Features

The Dawn of the Second American Civil War

The compromises that have tenuously held together the marriage of convenience that is the American body politic are eroding under unprecedented societal forces: shifting demographics, climate change, a global pandemic, mass unemployment, and massive economic inequality. These forces shock a nation like infidelity, job loss, or family pressures might shock a marriage.

Marriage, That Magical Contract

Late Marriage is one of the few films concerning marriage bold enough to suggest that our modern insistence on personal fulfillment in romance is the double-edged sword that brings two people together but can also poison them with expectations that tear romance apart. And it is one of the more honest films about marriage in its open, forthright acknowledgment that the institution—and in this film, marriage is most certainly an institution—involves far more than the forces and desires of two people. 

Mama, Don’t Take My Kodachrome Away

In an artist’s hands, digital technology is a toolkit whose wands and transformations grant almost magical powers. But what about the rest of us, holding up our phones everywhere we go? Now we, too, live as Photographers.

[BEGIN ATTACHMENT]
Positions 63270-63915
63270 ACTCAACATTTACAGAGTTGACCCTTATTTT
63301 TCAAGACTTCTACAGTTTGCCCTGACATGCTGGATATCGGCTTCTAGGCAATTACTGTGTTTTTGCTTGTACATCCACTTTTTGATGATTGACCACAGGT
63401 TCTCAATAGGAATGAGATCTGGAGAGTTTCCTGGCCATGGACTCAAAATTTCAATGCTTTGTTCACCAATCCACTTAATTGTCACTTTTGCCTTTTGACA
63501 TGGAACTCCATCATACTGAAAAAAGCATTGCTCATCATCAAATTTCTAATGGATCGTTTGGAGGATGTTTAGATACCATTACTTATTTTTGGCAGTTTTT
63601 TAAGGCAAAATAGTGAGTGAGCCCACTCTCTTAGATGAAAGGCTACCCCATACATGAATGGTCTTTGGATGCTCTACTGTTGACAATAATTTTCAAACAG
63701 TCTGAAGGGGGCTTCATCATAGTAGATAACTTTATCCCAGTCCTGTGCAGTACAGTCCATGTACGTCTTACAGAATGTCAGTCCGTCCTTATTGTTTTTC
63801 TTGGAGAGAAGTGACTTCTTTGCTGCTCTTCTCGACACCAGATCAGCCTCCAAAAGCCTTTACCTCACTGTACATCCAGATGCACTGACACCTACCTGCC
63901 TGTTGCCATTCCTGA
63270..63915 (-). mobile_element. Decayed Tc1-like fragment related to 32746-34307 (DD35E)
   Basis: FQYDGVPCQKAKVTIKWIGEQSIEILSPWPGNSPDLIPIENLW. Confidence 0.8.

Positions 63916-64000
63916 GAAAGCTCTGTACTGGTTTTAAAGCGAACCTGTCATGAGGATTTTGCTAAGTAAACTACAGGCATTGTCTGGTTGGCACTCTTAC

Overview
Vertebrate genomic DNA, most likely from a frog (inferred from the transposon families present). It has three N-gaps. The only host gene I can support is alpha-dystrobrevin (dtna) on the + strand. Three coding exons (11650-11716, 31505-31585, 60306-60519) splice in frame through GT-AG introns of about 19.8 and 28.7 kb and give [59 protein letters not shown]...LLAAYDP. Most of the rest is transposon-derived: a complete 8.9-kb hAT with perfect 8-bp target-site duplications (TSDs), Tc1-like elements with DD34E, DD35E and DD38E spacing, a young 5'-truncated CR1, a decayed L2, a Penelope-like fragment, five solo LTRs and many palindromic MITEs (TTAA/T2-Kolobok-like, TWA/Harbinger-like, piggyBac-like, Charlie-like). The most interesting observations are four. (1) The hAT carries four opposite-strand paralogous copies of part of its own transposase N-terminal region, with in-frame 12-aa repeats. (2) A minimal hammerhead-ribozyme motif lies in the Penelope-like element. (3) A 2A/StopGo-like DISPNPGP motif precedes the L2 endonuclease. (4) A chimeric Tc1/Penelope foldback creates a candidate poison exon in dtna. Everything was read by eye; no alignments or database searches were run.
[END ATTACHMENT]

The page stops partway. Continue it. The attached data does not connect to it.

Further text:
Not with a Whimper but with a Bang

Instead of trying to predict how soon the world will end or reaching for a static, reassuringly rigid worldview, we need to take in new information every day, brush our teeth with it, readjust our internal model of the world as we go.

Why James Cameron’s Skynet Is Even More Disturbing as Reality

Extreme and eccentric though they be, transhumanists represent a movement to take control of human evolution. Artificial intelligence will, they predict, accelerate itself into a superintelligence far more powerful than anything our human brains are capable of. The consequences? Nothing less than immortality, some say. Certainly an end to much of our disease and suffering. Maybe an end to us.

Whose Problem Is Lake Charles, Louisiana?

Lake Charles, Louisiana, is a particularly sensitive canary in the coal mine of global warming. Not only is southwest Louisiana low-lying in the age of sea-rise; the land is also subsiding faster than just about anywhere on earth, and water courses through everything.

The Attention Economy

We talk about paying attention, as though it is a debt—and these days, attention is definitely currency. We still use money and buy material stuff, but these transactions all begin by gaining our limited attention.

Part of Lake Charles, Louisiana, Is Gone

In Louisiana’s future, the EPA says, there will be “retreating shores,” stronger and more frequent hurricanes, more flooding, more heat than ever, and reduced crop and fishery yields. And as disasters linked to climate change increase in scale and number, we can all expect to pay for them, with interrupted commerce and supply lines, higher insurance rates, and more federal aid for recoveries like this one.